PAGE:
Sandy Style is more than a facade
- Jim Hart
- Sandy Post - News
City's improvement program wins statewide praise, exposure at international level
The city of Sandy is setting an example for the rest of the state with its Facade Improvement Program.
This program recently received not only statewide recognition with an award but also international notice, said Planning Director Tracy Brown.
A feature-length article with photos, written by Brown and City Manager Scott Lazenby, was published in 'Public Management,' a journal of the International City/County Management Association, which is read by staff managers for cities and counties across the nation as well as in other countries.
Also, at the annual conference of Oregon Main Street, held recently in Baker City, Sandy's program was singled out and awarded as the state's best in its design.
That design - Brown has labeled it Sandy Style - matches the city's logo, which states Sandy is the 'Gateway to Mount Hood.' Sandy Style includes natural wood and stone and some forest green color, which reminds people of the area's natural resources.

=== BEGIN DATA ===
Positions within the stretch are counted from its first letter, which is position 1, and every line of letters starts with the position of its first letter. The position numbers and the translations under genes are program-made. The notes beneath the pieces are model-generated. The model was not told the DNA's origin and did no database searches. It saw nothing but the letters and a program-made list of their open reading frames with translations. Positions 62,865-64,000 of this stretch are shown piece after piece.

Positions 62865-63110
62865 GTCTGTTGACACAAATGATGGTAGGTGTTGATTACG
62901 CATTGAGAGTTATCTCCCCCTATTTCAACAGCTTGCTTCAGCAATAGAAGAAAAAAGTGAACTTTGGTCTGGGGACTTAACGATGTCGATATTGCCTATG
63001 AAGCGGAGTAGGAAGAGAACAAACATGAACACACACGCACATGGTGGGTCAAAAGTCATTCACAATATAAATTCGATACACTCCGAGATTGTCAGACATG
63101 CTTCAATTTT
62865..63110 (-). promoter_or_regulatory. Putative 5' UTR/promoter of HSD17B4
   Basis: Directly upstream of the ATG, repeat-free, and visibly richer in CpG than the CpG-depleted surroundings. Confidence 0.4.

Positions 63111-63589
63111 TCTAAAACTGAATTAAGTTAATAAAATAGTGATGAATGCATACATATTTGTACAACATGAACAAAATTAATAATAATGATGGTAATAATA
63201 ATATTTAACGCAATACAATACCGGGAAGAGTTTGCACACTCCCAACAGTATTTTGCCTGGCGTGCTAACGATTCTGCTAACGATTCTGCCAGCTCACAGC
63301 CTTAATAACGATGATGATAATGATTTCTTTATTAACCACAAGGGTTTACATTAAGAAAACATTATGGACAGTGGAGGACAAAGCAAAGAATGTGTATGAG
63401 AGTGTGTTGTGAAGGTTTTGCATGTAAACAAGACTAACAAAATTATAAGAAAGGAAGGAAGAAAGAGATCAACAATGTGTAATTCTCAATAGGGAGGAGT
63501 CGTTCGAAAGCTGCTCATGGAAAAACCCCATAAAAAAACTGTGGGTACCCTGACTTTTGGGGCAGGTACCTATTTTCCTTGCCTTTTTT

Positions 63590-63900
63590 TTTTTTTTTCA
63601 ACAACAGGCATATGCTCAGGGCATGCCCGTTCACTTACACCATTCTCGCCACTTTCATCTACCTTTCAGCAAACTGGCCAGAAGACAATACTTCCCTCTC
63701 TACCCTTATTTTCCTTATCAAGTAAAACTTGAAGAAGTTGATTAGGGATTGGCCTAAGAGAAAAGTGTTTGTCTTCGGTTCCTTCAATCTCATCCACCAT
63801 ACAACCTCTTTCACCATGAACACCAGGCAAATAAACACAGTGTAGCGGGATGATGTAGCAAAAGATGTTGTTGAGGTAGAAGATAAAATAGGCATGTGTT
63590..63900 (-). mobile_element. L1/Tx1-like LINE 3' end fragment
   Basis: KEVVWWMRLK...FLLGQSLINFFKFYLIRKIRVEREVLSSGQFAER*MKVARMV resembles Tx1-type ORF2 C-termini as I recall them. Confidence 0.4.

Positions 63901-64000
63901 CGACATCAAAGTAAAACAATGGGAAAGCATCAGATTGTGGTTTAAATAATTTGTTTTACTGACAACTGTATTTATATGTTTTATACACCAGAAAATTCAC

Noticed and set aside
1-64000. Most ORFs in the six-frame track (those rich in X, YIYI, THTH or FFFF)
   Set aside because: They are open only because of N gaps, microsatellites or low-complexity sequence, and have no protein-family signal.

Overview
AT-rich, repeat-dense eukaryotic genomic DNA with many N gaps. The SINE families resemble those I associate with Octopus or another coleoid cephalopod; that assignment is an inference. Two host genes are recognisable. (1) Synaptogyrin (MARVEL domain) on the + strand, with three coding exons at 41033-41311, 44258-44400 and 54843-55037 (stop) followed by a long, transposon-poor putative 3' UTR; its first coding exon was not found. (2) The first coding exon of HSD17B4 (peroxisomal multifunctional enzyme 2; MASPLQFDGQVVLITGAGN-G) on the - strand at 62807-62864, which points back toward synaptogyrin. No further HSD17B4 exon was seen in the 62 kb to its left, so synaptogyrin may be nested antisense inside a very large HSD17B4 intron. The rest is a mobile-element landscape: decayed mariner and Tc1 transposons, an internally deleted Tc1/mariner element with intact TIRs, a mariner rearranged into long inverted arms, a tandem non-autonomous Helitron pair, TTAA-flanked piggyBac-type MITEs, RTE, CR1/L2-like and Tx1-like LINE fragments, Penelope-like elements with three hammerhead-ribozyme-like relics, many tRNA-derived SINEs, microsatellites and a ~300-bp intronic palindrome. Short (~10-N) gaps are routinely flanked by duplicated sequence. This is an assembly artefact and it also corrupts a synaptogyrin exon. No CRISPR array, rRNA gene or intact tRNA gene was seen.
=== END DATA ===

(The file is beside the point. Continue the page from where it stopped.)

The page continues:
Sheri Stuart, coordinator of Oregon Main Street, said the city of Sandy is leading the state in revitalizing the downtown atmosphere.
'We are pleased to recognize (Sandy),' she said, 'for its dedication and commitment to creating a vibrant community and growing Oregon's economy while preserving and enhancing its sense of place.'
Since the program's inception in 2009, Brown said 26 buildings have benefited - representing about $600,000 in total project costs. The number of empty storefronts has decreased, he said, and there have been no new vacancies.
'I think this program has given the downtown more of an identity, a cohesiveness,' Brown said. 'Some people may say we're making everything look the same, but I don't agree. People who have never been to Sandy tell me they like it, and I hear the same from people who've lived here quite a while.'
Nearly all of the design - including the initial Sandy Style - was accomplished by Architect Ralph Tahran of Portland.
Urban renewal funds are given as grants to local businesses in the downtown core to help pay for the costs of renovating storefronts using Sandy Style methods and materials. Some grants are small, Brown said, while others pay nearly all renovation costs.